Negotiating Skills (Essential Managers) Paperback – 17 Sep 1998
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About the Author
Tim Hindle is founder of the London-based business language consultancy, Working Words, which helps international companies to compose material in English and communicate their messages clearly to their intended audiences. A regular business writer, Tim Hindle has been a contributor to The Economist since 1979 and was editor of EuroBusiness from 1994 to 1999. As editorial consultant and author, he has produced a number of titles including Pocket Manager, Pocket MBA and Pocket Finance, and a biography of Asil Nadir, The Sultan of Berkeley Square.
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But it does a nice job as a thumbnail sketch on the subject. It is also a small enough volume that one can take this anywhere (a truly portable book!). The book defines its aim thus (Page 5): "Negotiation involved parties who each have something that the other wants, reaching an agreement to exchange through a process of bargaining. 'Negotiating Skills' explains this principle of exchange and gives you the confidence and skill to conduct negotiations and achieve a mutually acceptable outcome." The book is organized around three stages of a negotiating process--Preparing for a negotiation, Conducting a negotiation, and Closing a negotiation.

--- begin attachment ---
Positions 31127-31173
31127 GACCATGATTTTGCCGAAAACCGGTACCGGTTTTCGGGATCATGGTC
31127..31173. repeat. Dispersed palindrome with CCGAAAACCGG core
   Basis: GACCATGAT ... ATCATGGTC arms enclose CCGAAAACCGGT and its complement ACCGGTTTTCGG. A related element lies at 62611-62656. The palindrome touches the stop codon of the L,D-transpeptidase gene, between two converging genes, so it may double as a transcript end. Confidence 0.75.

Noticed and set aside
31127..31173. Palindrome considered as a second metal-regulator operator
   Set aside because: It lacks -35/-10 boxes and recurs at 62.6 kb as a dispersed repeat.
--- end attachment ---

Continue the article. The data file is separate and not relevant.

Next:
Preparing for a negotiation? Sections address the concept of exchange, identifying one's objectives, assessing the person with whom you are negotiating, choosing a strategy (One lesson: Keep strategy simple and flexible), developing an agenda (sounds simple enough, but an agenda has real value in any decision making process), and even seating plans. Actually conducting negotiation? How do you make a proposal? How to you respond to the other party's proposal? How can reading body language help? How can you strengthen your position and weaken your "adversary's"? Finally--closing the deal. Subjects addressed include handling breakdowns, using a mediator or going to arbitration.
Again, very brief. If you want a detailed discussion, this volume won't work for you. However, if you want a brief "common sense" introduction, this would be useful.
I found many of the important bullet points to be especially succinct and well written, and recommend this guide for them alone. The text is generally well illustrated, though a few of the diagrams are a bit superfluous and less than helpful.
This is an excellent compact guide and is handy as either an introduction or a refresher course on negotiating. I recommend it along with the rest of the series.
"Do not concede ground unless you receive something in return." -pg. 49 "Be flexible-it is a sign of strength, not of weakness." -pg. 11
If you have been in a car accident and can't solve the case with your insurance company, you might want to look at the Arbitration section. If you need a third party, a mediator could also be useful. A section on body language enables you to determine the attitude of the person you are negotiating with.
A nice handy guide which you could give out to all the managers in your company. It would also be a nice gift for anyone who makes proposals to obtain new business. You will feel pretty confident after reading this book.
~The Rebecca Review
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